Little by little the citizens of this country are getting sick and tired of being abused and being disrespected by the same people that gave them the positions and the jobs they are now holding.
The dictatorship government of Clark County as a whole (including Mesquite, North Las Vegas, Las Vegas, Henderson and Boulder City) is a shameful government to exist in any city in the United States of America.
People are sentenced to long stretches in the state prison system — people who do not belong or do not deserve to be in that position, causing their families to suffer by seeing one of their family members paying for a crime they did not commit.
Allowing police officers to create crimes to get even with people that do not want to join the long list of snitches at their disposal seems to be a common practice — and if someone tells those Gestapo agents that they do not know their target, the response will scare any living creature: “It does not matter; you can create or fabricate anything,”
they say; and if the person refuses anyway, there is enough cocaine in the police vault to set someone up before or after an undercover police car parked in front of the narcotic detective’s (Max Huggins Jr.) home is ripped-off of another two kilos (it is always two kilos of the snow either when they want to set someone up or when they want to help a fellow officer in distress who wants to buy an 18-wheeler to secure his retirement), and the result of the investigation is never
released to the media.
The prosecutors CANNOT EVER lose a case; they own the legal system and do not want to lose that privilege of owning the life of people they hold in their hand.
One of the things that is most notable in the courthouse is the dress code that should be maintained by the people that appear before a judge. No shorts or tank tops are allowed in the courtroom, and shoes are required.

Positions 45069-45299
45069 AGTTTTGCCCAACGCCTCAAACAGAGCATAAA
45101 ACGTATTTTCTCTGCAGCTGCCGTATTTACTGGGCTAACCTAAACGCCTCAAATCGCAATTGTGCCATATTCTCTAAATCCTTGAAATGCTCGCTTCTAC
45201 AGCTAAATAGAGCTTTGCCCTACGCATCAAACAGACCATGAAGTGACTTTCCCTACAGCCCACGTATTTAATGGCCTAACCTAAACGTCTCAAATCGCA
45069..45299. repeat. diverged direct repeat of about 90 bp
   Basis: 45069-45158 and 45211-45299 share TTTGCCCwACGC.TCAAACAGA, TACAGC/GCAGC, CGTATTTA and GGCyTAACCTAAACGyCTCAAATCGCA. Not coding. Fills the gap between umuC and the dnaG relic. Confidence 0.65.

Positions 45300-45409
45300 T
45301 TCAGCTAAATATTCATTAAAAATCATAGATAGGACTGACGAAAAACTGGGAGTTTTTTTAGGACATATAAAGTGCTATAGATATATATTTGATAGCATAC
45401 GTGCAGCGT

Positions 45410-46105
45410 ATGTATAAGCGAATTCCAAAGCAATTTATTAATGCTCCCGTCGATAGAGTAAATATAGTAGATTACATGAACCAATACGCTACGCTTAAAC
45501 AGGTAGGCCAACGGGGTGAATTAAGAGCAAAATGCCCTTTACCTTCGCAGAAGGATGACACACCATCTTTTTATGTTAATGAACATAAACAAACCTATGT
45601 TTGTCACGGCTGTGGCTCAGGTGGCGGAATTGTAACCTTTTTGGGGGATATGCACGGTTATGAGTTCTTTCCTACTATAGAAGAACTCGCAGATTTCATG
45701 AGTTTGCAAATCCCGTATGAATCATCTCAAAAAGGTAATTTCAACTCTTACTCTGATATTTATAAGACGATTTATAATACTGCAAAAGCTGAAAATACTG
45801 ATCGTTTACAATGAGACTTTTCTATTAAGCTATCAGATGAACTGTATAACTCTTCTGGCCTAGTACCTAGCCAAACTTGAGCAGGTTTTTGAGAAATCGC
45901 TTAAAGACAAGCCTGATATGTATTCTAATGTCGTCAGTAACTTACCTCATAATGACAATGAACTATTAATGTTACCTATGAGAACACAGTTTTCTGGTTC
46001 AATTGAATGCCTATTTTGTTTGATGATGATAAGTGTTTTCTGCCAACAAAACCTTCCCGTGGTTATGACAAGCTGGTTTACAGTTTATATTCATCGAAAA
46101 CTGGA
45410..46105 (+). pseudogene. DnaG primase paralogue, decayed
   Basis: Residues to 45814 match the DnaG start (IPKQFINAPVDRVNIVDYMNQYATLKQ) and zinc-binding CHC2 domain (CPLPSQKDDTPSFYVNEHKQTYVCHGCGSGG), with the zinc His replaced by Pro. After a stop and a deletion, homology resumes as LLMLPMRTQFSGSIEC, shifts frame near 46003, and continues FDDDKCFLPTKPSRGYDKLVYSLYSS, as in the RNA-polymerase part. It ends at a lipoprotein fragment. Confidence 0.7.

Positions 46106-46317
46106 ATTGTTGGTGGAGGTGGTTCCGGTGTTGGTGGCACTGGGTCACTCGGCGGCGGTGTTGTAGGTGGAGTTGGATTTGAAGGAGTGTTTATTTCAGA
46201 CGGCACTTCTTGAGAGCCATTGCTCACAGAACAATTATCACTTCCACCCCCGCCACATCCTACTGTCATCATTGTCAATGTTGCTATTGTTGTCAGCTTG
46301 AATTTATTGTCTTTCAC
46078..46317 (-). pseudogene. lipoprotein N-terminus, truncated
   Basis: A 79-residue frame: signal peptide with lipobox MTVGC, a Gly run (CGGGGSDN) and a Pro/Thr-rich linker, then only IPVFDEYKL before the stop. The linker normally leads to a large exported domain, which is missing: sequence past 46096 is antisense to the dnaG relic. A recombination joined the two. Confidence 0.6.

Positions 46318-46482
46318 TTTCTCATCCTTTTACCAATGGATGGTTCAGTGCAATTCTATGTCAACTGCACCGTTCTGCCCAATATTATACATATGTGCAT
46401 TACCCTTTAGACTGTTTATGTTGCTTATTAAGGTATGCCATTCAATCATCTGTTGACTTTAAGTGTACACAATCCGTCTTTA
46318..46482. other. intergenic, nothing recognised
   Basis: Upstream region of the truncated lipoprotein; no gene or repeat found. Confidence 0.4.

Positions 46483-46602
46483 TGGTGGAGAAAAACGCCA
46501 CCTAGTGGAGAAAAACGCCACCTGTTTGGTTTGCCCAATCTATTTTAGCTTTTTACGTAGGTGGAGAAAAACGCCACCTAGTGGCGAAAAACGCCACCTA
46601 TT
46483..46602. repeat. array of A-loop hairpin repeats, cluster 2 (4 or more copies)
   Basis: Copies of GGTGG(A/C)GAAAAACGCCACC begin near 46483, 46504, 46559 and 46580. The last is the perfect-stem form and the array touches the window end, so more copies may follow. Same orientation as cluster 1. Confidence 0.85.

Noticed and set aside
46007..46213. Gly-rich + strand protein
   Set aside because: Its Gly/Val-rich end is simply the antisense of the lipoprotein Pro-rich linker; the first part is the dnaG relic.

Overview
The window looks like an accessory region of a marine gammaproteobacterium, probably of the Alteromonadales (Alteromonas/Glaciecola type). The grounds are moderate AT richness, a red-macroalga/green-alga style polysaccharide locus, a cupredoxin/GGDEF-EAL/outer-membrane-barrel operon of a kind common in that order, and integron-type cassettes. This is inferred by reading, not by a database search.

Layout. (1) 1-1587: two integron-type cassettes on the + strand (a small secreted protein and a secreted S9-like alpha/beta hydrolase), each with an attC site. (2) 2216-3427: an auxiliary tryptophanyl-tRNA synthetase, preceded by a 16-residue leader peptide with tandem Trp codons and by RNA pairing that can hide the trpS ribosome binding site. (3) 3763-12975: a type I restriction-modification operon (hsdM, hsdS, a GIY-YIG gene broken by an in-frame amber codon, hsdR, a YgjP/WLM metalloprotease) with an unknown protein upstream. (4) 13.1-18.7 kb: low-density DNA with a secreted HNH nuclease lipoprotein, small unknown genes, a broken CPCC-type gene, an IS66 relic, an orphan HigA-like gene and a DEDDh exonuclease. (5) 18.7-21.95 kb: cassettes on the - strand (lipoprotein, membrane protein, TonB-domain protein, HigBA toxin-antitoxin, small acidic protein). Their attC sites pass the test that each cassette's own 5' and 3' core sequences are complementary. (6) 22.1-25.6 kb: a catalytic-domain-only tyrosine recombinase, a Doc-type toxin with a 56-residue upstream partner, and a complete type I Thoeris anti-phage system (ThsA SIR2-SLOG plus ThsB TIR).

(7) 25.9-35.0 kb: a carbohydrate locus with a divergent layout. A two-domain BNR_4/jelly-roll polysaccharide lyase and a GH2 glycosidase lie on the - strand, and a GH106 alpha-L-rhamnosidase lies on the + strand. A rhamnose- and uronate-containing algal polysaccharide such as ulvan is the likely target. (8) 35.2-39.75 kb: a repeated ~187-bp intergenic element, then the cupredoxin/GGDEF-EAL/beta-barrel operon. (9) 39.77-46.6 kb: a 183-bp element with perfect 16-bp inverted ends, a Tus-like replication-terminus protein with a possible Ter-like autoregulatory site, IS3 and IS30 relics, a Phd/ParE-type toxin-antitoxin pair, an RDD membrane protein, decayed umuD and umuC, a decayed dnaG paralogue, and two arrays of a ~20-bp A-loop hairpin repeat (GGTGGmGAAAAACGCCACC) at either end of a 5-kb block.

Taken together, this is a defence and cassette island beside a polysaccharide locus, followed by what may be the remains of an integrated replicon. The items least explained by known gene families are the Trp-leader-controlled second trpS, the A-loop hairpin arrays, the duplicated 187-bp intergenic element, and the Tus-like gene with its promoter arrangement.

But those elite attorneys who perhaps have donated lots of money to different judicial campaigns are allowed to appear before a judge in tennis shoes or sneakers and a T-shirt instead of he typical courtroom attire, giving the impression that money matters.
“We are proud to go to work at the courthouse dressed properly and acting as dignified as possible to give the court and the judges the respect we believe they deserve, even if we do not agree with their modus operandi,” we wrote in our June 22nd Editorial, and even if we had many comments that agreed with our opinion, a few people have shown their disagreement with it in person.
And that is the problem; as long as we keep our mouth shut and accept their modus operandi, we are welcome in the Regional Justice Center.
We have on numerous occasions expressed our opinion on the corrupted police department, but that is our duty; that is our job to report the news and to investigate what “is under the rug.”
Who wants to read a newspaper when the only time a scandal is reported is when a big shot, one of the powers that be, wants to destroy someone and gets the scandal over to their favorite puppet on the daily newspaper.
When police detective Bryan Yant killed Trevon Cole, an alleged small marijuana dealer who was naked in his bathroom when the detective forced his way into the apartment Cole shared with his pregnant girlfriend, there was no demonstration and no anger in the community, something which only happens in a city that is not under a dictatorship like Clark County; the “community” — whether Black, White, or Blue (or any other color) or any nationality, is “too busy” playing the slot machines or blackjack, but the Las Vegas Tribune was there to defend the family of the young Black man that was crucified by a coward carrying a badge and a gun.
For a very long time we have been writing about our police department and reminding our community that we have one of if not the finest police departments if we could just separate the rank and file from the administration, but that is impossible because the powers that be have made sure that Las Vegas has two police departments under one as happens in dictatorship governments where the community, the citizens, do not count.